Saturday, January 08, 2005

Reserve Chief Still Pounding the Table 
Mickey Kaus is playing some heads-up ball.

General Discontent: Aren't General James Helmly's dramatically-worded complaints being distorted by press reports in the Baltimore Sun and especially the Washington Post? If you read the stories quickly, you get the impression that Helmly is blaming the excessive demands of the Iraq war--WaPo prominently quotes Democratic Sen. Jack Reed** pinning blame on the administration for "consistently underestimating the number of troops necessary for the successful occupation of Iraq." It's only when you get further down in the stories that you discover Helmly isn't complaining about troop levels in Iraq. He's criticizing more specific Reserve policies--he wants the Army to order more reservists to Iraq against their wishes, for example, and decries the overuse of volunteers (who he thinks are people who tend to "enjoy lesser responsible positions in civilian life"). He also wants more Reservists who aren't fulfilling their obligations called to active duty or discharged. I'm not sure this jibes with the Democrats' agenda.

As usual, though, it comes down to a press corps that does not understand the structure of the army or the principles undergirding the role of a citizen soldier in the Republic. It's that part of Jeffersonian political thought they don't teach you in high school. And they're certainly not equipped to teach it in J-school. And with a few exceptions (again, congrats to Ms. Schraeder at the Los Angeles Times)

What the press hasn't figured out is this general is indicting them on their foolishness with the "back-door draft" hysteria.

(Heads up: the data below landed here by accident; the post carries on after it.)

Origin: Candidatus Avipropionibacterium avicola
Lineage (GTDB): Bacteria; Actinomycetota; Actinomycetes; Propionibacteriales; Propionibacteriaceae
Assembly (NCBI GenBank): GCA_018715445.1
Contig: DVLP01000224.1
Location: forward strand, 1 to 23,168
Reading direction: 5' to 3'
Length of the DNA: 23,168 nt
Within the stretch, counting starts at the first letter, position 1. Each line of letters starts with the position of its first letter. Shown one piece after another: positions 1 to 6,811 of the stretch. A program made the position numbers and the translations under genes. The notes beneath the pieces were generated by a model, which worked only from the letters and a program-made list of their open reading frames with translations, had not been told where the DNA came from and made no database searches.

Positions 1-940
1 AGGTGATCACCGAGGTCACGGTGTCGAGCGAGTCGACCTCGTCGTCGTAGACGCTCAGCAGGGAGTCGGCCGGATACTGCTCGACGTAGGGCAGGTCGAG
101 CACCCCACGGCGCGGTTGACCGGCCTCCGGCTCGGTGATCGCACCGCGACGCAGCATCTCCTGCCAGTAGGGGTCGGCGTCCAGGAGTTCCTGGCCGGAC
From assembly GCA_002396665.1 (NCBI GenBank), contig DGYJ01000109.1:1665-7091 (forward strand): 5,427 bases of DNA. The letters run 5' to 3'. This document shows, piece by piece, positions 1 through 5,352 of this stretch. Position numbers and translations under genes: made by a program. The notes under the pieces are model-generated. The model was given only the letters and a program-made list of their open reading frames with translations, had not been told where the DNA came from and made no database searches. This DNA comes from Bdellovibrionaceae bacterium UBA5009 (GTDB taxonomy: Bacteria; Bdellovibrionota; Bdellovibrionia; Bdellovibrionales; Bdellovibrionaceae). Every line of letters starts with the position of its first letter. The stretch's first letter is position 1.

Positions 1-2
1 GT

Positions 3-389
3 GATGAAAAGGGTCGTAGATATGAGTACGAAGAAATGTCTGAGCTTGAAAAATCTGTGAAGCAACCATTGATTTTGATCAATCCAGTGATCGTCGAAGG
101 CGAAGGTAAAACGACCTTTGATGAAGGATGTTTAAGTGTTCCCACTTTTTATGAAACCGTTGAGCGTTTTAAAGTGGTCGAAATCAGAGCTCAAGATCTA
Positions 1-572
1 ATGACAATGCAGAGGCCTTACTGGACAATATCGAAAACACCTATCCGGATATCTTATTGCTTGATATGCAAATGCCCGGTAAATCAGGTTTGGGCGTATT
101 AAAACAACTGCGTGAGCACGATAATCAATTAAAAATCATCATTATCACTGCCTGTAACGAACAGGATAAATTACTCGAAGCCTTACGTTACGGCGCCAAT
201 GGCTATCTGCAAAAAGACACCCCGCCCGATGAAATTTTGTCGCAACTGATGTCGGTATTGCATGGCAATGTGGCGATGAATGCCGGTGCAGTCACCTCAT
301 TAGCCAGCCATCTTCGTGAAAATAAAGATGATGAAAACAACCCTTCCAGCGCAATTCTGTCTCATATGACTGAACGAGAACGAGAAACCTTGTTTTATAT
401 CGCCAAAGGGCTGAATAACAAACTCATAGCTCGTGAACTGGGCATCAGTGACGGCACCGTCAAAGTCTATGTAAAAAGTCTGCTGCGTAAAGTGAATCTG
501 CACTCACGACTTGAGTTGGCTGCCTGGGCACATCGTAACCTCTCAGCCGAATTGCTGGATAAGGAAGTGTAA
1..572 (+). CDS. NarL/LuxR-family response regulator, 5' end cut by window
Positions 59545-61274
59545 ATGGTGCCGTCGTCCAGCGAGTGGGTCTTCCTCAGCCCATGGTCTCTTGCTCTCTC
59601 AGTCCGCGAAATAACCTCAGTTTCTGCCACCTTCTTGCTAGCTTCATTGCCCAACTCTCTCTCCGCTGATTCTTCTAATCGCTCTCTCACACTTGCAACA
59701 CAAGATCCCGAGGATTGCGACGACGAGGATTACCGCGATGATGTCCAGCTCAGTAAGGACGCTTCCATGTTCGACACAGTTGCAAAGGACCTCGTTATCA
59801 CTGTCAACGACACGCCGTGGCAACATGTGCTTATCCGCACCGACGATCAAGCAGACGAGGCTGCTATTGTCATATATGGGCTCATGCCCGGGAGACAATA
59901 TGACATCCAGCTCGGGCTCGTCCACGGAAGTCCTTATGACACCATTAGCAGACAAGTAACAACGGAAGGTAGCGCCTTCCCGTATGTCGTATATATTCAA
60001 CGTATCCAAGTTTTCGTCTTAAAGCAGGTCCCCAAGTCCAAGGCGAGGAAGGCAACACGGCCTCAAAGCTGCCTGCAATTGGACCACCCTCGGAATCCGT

From the New York Times version of the story:
General Helmly said he had sought approval to use other tools to recall Reserve soldiers to duty, like tapping soldiers from the Individual Ready Reserve, an augmentation force, but had been denied permission.

He's right. We should have been calling up IRR soldiers right from the beginning. There is no moral difference between involuntarily calling a selected reservist away from his family and calling an IRR soldier away from his family. If calling one preserves the integrity of a unit which has yet to deploy, it's better to call the IRR soldier than to disrupt a unit by raiding its personnel.

(see also this essay from July)

It turns out that this isn't even particularly news. General Helmly has been publicly ringing the alarm bells for months. Actually, since at least October of 2003.

It's amazing to me that a full two years into this debate, that the journalist's on the beat still don't know how to frame the issue.

Splash, out


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